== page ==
An unpublished report by the National Child and Family Agency, Tusla, has found that serious cases of suspected child abuse are not being followed up due to pressure on staff resources.

The report, obtained by RTÉ's This Week, includes cases of children being exposed to serious incidents of domestic violence, reports of physical abuse and other serious welfare or neglect concerns. 

'Report of the 2015 National Review of Cases Awaiting Allocation' found that as of 28 February, of the total 27,337 open cases, 8,865 had not yet been allocated a social worker.

However Chief Executive of Tusla, Gordon Jeyes, told RTÉ the agency believes the number of cases awaiting an allocated social worker is closer to 5,000.

The report features one case in which a child in the Midlands has been waiting for an allocated social worker for over four years.

The findings of the report are based on reviews of services with Tusla management and staff. 

44% of social workers reported an unmanageable case load burden, which did not permit them to fully act on files.

Tusla staff also told the report's authors that the true number of children at risk may not be known: "The reality is that high allocation of what are assessed as being unmanageable caseloads is in fact hiding the extent to which areas may be under resourced".

Six area managers from Tusla told the report's authors "they could not provide assurance that all at-risk children in their area were being responded to, even where there were systems of review and prioritisation in place".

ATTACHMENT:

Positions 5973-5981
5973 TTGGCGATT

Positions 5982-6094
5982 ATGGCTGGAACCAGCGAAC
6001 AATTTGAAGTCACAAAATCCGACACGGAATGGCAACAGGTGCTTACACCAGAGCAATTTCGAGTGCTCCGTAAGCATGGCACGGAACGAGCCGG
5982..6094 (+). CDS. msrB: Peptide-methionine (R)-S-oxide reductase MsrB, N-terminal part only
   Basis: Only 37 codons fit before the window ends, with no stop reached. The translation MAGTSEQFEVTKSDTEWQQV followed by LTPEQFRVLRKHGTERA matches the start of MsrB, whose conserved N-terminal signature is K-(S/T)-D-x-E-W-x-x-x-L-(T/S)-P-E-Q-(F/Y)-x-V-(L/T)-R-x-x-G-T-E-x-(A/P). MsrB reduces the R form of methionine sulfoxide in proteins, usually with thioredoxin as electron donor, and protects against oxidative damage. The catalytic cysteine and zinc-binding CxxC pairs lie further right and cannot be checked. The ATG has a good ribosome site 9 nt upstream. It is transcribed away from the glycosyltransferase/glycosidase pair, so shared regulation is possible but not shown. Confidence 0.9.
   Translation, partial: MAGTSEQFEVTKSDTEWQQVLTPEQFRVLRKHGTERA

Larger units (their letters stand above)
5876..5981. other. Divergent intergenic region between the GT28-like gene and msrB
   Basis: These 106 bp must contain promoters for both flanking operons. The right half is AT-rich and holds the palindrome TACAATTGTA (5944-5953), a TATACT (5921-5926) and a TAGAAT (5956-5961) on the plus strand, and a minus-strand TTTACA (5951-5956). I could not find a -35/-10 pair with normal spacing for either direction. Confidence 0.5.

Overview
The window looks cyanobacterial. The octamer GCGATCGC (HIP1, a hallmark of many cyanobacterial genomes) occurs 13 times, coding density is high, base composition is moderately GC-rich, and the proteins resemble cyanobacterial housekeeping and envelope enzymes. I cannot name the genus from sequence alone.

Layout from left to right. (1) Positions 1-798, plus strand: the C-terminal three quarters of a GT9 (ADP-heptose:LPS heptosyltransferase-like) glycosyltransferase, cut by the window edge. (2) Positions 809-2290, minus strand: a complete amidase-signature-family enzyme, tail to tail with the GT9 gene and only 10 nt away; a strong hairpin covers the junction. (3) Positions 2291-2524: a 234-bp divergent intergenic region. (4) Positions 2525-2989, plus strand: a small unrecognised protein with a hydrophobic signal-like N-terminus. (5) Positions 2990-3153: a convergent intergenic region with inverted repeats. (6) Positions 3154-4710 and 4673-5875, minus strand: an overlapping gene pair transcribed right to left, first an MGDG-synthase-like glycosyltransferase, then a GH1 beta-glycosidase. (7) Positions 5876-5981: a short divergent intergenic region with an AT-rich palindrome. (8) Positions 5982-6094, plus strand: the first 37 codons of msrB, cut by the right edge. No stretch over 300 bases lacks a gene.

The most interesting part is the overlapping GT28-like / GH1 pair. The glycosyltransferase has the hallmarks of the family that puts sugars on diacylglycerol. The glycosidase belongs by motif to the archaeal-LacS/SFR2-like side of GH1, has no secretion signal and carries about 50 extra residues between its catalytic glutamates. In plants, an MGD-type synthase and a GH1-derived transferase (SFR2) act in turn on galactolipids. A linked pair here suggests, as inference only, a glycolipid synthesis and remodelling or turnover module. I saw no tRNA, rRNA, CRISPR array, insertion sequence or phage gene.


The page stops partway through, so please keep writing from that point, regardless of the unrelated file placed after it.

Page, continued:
Based on the findings of the report, an estimated 1,600 children in need of immediate attention are not being addressed adequately. 

Referrals of domestic violence in particular were, in the opinion of the review team, categorised as lower risk for response than they should have been, an approach which is not supported by research evidence and best practice.

Over 200 social workers needed to clear backlog - Gordan Jeyes

On Friday the Chief Executive of Tusla, Gordon Jeyes, told the Oireachtas Committee on Health and Children that the service would need an additional 200-280 social workers to clear the backlog of cases currently being dealt with by Tusla and to prevent such a backlog recurring. 

Mr Jeyes also pointed to a need for greater ICT and support staff and told members that an extra €25m would be needed by the agency to stand still after efficiency savings had been found.

He told the Committee that Tusla's concerns about the "fragility" of the agency were serious and not an exaggeration. "We are not in the business of waving shrouds", he said.

The Department of Children has said that Minister James Reilly is aware of the difficulties covered by this report and it was the Minister who requested that Tusla would prepare the report with a close analysis of the needs related to social workers.

Minister Reilly met Tusla to discuss the report on 16 July. Tusla's Chief Executive and Chairperson, Gordon Jeyes and Norah Gibbons attended the meeting, as did senior officials.

It said that: "Tusla is now preparing a formal business case on the issue and the need for extra social workers and the business case will then be entered into the Estimates process for 2016 which is now underway."